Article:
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Chronic obstructive pulmonary disease (COPD)


Reviewers: Elliot Weisenberg, M.D.(see Reviewers page)
Revised: 31 August 2011, last major update August 2011
Copyright: (c) 2003-2011, PathologyOutlines.com, Inc.


● Abnormal permanent enlargement of air spaces distal to terminal bronchiole with wall destruction but without fibrosis (eMedicine)
● Differs from overinflation, which is not due to wall destruction (example: due to loss of opposite lung)

Clinical features

● Acinar and airspace enlargement is usually due to tobacco related wall destruction, due to alteration in balance between proteases and antiproteases
● No symptoms until 1/3 of functional capacity is lost; get shortness of breath, coughing, wheezing, weight loss, barrel chest; breath through pursed lips (pink-puffer), which causes slowing of forced expiration
● May cause secondary pulmonary vascular hypertension, cor pulmonale, congestive heart failure, pneumothorax, death due to respiratory acidosis and coma
● Best to assess based on morphometry, not lung function data; most informative techniques are intrabronchial formalin instillation or inflation fixation with freeze drying (Dail and Hammarís Pulmonary Pathology, 3rd edition, Mod Pathol 2003;16:1)


Bullous emphysema: Sometimes incorrectly used as a synonym for paraseptal emphysema; any form that produces blebs >1 cm, often subpleural, near apex, associated with tuberculosis scarring; may rupture and cause pneumothorax or hemorrhage; called placental transmogrification if it resembles chorionic villi; bullae are found within lung parenchma, in contrast to blebs, located within visceral pleura
Centroacinar (centrilobular or proximal acinar): 85% of emphysema cases, causes significant airflow obstruction, affects central part of acini sparing distal alveoli; worse in upper lobes, particularly apices; walls are anthracotic, parabronchial inflammation; may have adjacent normal alveolar architecture; seen in heavy smokers (age 40+), coal worker pneumoconiosis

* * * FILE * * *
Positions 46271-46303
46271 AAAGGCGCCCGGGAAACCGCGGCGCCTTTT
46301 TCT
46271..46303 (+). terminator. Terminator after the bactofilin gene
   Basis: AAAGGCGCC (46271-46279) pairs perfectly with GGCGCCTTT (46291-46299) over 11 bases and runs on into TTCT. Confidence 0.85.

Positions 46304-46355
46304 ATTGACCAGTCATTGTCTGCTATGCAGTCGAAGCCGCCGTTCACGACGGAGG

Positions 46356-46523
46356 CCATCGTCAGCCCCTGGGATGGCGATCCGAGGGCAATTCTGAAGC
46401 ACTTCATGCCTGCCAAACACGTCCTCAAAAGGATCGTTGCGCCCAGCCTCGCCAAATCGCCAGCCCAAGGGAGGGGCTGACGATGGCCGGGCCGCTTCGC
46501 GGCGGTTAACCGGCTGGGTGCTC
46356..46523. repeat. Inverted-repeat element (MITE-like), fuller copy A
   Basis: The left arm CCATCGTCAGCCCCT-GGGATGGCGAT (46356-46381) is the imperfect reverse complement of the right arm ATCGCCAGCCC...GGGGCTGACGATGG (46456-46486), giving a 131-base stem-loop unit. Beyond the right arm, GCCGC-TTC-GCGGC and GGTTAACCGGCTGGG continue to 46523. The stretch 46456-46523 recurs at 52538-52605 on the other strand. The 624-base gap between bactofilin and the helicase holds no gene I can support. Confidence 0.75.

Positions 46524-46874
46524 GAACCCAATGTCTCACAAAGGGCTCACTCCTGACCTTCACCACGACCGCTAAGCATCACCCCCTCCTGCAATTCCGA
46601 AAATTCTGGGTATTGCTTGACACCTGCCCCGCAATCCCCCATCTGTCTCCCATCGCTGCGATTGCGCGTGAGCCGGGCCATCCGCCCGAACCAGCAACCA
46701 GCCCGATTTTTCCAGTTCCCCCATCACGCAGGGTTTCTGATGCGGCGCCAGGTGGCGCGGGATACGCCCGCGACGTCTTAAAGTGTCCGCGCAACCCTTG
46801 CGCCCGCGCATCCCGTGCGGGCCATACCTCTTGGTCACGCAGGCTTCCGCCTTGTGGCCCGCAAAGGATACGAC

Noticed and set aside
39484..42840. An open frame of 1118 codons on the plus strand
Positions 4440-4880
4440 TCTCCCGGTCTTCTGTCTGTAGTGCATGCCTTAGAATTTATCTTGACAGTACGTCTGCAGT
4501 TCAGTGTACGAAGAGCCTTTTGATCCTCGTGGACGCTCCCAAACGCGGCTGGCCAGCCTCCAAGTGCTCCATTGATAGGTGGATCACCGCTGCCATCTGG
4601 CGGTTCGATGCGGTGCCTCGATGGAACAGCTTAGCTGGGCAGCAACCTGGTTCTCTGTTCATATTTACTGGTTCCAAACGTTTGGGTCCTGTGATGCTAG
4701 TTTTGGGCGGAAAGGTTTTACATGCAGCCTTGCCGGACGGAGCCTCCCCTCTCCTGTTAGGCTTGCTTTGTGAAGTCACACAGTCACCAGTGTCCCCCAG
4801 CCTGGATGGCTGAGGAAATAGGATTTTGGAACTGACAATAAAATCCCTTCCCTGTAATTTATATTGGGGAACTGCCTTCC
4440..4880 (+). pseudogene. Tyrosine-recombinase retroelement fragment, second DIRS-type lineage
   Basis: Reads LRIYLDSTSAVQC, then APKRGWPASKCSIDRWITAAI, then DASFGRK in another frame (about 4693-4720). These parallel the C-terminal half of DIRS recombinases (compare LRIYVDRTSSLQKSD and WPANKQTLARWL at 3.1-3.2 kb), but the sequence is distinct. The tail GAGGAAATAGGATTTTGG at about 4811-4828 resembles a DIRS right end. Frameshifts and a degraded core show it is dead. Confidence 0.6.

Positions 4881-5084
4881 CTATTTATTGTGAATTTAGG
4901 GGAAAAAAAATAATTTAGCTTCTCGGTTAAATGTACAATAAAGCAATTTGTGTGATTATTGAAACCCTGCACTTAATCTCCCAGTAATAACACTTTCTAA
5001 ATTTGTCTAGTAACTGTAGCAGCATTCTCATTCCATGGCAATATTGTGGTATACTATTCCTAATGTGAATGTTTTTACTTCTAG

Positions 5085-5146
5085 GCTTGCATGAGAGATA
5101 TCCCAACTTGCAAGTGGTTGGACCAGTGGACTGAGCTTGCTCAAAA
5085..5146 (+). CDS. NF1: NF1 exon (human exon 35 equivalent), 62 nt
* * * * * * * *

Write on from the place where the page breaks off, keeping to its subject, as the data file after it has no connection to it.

Compensatory emphysema: response to loss of lung elsewhere, such as post-lobectomy; generally more hyperinflation, as opposed to true emphysema with destruction of lung tissue
Interstitial emphysema: air within connective tissue stroma of lung, mediastinum or subcutaneous tissue, due to alveolar tears, chest wounds, coughing or whooping cough
Irregular (paracicatricial): minor clinically, invariably associated with scarring; irregular involvement of acini, associated with remote granulomatous disease, healed infarction, organized pneumonia, pneumoconiosis
Obstructive emphysema: due to tumor, foreign body or congenital lobar overinflation (infants, perhaps due to hypoplasia of bronchial cartilage; associated with other cardiopulmonary anomalies); due to ball-valve effect with inhalation via collaterals (pores of Kohn, canals of Lambert), may compress normal lung, may be life-threatening
Panacinar (panlobular): 5% of cases, causes significant airflow obstruction, acini are uniformly enlarged from respiratory bronchiole to terminal alveoli (central to peripheral); usually affects lower lungs, associated with alpha-1-antitrypsin deficiency; lungs are usually voluminous
Paraseptal (distal acinar or localized): 5% of cases, minor clinically, only distal acini affected, emphysema is next to pleura, near areas of fibrosis, scarring or atelectasis; multiple continuous airspaces are affected, may be source of spontaneous pneumothorax in young adults
Senile emphysema: due to age-related alterations in internal geometry of alveoli, leading to larger alveolar ducts, smaller alveoli, but no loss of elastic tissue or destruction of lung substance, thus not true emphysema

Gross images

Various images

Micro images

Dilated air spaces and loss of alveolar walls

Virtual slides


End of Lung-nontumor > Chronic obstructive pulmonary disease (COPD) > Emphysema

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